Wednesday, May 20, 2009

Community Corner: assessing the current economy's impact on artists & venues

Help NYC Performing Art Spaces accurately assess the economy's impact on Performing artists and venues. They have created 2 surveys to gather information:

- Performing Artists Survey
- Performing Arts Venues and Cultural Facilities

To read more about Happenings, events & issues affecting Off-Off Broadway, visit the Community Corner.

Tuesday, May 19, 2009

Changes to the Showcase Code



Actor’s Equity is making modifications its Showcase Code to increase limits under which the majority of Off-Off-Broadway productions operate. The changes go into effect May 25th 2009, according to documents posted on Equity’s website.


See the details
.

QUESTIONS ABOUT THE NEW SHOWCASE CODE

FROM: Nick Micozzi

Today's publishing of some long awaited changes to the Showcase Code should be taken as good news. And with a grain of salt.

First, let's be clear: The issues between AEA and Off-Off-Broadway are very tricky. There are many stakeholders from different points of view. There are lots of very passionate opinions and very few clear, undisputable facts. If it were easy, it wouldn't be an issue, and we'd be focused on other things. But at least these changes are a signal that Equity understands that there is value in OOB, that things have changed.

Now, obviously there is more to do in working together to create economically sustainable theatre Off-Off-Broadway. In speaking for myself as a human being and a New Yorker - NOT on behalf of the IT Awards, the Innovative Theatre Foundation, nor any particular company - I am still troubled by a few things:

First, producers and the community at large should fully understand that Equity faces considerable complexities including labor laws, legal considerations, unemployment, overhead costs, the competitive theatre environment, and other issues that make navigating these factors much more difficult. It’s not easy, and folks at Equity have worked very hard to come up with agreement on these Codes.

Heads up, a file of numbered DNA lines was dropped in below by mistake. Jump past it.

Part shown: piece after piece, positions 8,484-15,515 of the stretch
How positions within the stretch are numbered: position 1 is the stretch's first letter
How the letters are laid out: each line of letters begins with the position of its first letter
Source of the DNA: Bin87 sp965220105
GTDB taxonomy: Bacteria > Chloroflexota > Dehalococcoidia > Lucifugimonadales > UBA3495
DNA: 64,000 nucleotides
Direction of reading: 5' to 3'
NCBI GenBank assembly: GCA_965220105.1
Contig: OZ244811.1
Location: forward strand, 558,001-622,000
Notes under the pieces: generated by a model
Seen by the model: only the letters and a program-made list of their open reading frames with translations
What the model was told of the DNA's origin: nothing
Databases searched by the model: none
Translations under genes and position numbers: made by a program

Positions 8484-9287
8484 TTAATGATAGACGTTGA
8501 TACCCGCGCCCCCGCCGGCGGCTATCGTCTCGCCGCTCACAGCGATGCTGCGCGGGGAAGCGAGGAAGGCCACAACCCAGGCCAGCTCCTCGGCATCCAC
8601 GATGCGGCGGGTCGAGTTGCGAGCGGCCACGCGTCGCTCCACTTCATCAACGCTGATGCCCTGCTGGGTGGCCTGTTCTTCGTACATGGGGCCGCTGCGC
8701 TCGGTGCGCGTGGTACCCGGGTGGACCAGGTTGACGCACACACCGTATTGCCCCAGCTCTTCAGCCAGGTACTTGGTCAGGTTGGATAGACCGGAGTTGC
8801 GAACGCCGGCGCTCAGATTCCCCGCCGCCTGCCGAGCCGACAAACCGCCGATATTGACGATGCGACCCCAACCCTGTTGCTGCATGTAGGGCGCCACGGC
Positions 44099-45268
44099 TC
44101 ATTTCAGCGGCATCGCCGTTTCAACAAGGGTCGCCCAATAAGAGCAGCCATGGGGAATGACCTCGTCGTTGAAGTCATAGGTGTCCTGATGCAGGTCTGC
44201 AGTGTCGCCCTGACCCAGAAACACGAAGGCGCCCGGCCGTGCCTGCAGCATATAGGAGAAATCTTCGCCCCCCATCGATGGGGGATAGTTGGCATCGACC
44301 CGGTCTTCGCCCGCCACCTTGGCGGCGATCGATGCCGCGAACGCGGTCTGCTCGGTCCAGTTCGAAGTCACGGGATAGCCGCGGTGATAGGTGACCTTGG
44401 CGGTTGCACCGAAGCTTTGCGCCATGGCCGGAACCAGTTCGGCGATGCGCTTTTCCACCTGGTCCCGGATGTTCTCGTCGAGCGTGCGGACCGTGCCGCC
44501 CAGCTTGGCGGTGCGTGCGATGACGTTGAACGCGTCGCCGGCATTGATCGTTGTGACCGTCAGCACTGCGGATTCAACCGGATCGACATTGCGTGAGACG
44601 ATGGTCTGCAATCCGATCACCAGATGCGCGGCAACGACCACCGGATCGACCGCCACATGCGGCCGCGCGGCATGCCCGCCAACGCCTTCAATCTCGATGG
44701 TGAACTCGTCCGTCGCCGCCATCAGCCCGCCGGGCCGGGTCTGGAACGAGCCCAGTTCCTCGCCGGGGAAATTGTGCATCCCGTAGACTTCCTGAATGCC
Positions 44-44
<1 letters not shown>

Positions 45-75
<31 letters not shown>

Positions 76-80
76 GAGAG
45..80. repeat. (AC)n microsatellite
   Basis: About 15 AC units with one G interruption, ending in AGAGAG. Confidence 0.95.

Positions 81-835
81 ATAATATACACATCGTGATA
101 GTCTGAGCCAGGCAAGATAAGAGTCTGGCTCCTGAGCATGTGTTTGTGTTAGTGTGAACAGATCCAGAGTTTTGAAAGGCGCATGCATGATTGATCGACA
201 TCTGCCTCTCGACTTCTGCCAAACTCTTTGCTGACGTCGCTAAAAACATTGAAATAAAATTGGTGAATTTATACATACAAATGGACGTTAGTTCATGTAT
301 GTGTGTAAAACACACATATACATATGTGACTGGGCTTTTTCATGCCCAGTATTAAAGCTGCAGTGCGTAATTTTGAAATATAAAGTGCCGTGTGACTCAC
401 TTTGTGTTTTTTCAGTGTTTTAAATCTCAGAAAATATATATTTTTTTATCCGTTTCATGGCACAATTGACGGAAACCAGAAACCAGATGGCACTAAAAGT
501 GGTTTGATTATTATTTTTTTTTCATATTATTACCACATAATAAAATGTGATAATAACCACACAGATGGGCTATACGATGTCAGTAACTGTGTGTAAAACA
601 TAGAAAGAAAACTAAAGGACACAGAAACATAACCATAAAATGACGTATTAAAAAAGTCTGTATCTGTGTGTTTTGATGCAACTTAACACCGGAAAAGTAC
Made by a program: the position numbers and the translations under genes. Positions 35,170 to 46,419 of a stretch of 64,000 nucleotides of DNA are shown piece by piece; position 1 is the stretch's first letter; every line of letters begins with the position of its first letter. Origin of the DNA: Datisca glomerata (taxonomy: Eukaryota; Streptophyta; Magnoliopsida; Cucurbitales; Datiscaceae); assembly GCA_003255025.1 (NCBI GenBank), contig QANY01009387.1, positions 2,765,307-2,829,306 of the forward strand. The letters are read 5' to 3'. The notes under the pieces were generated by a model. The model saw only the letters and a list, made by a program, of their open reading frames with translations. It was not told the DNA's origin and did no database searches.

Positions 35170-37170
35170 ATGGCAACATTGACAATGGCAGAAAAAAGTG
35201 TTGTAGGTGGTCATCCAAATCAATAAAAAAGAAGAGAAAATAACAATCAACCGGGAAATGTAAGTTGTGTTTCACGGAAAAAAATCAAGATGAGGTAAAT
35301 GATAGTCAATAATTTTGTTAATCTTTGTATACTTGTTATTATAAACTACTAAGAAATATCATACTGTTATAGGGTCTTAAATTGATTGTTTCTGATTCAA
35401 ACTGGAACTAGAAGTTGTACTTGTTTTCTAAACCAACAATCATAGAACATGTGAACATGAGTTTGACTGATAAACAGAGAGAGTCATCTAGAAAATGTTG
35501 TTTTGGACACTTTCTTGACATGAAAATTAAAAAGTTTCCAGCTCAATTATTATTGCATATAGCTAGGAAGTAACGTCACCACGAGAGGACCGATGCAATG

Second, in turn, there is the murky process by which changes are made in AEA. I understand why clarity and consistency is important, as well as the priority of members' interests, but i don't see why there can't be more transparency in the dialogue and decision-making process. Why wouldn't the Union want to hold public forums on the issues affecting OOB? Or at least focus groups? If they already have or plan to do so in the future, that would be nice for the community to know.

Next, there have been some considerable efforts by various stakeholders to come to the table with ideas. There was the ART/NY whitepaper, followed by various new or altered code models, by folks such as Paul Bargetto and others, offered as starting point tools for use in the discussion. But it's not clear what happened with those artifacts. I’m told they were considered by the Showcase Committee, but what level of discussion came from those artifacts? Were the authors/sponsors asked to talk about them? If so, to what degree? And if not, why not?

And most important and striking to me: Why - as i understand it from numerous Equity members that have experienced this – would AEA consider actors who produce their own OOB shows to be conflicted and therefore prohibit them from participating in the discussion? These are the folks who know the most about the issues in creating healthy OOB. There's no winning endgame for an indie producer to mistreat or take advantage of their actors. Yet it seems there are some members of Equity committees that believe these artists (because they are actor-producers) wouldn't want to pay their friends, and themselves fairly, or help support their own pension and health fund, or otherwise support their union. That is just frankly unthinkable to me. I know many actor-producers, and every one - without exception - does everything they can to make sure artists are treated the best they can, paid as much as they can, and truly have the artists best interests at heart. And anyway, there are easy, effective, low-cost corrections for “Bad Apples”: bad reputation, Equity can restrict production, Actors can always leave showcase productions at any time, etc. Further, actors who do not have experience producing are simply not aware of the intricacies and external limitations a production faces. Just like serving on a committee, it’s a lot more complicated that it may seem from the outside. But the bottom line again is transparency - what could be wrong with more informed voices in the room? You don't have to agree with another's ideas, but at least you've heard them. Knowledge is power. Debate is healthy. Get everyone at the table - it's a truer model of the real world, from which you make more informed - and ultimately wiser decisions.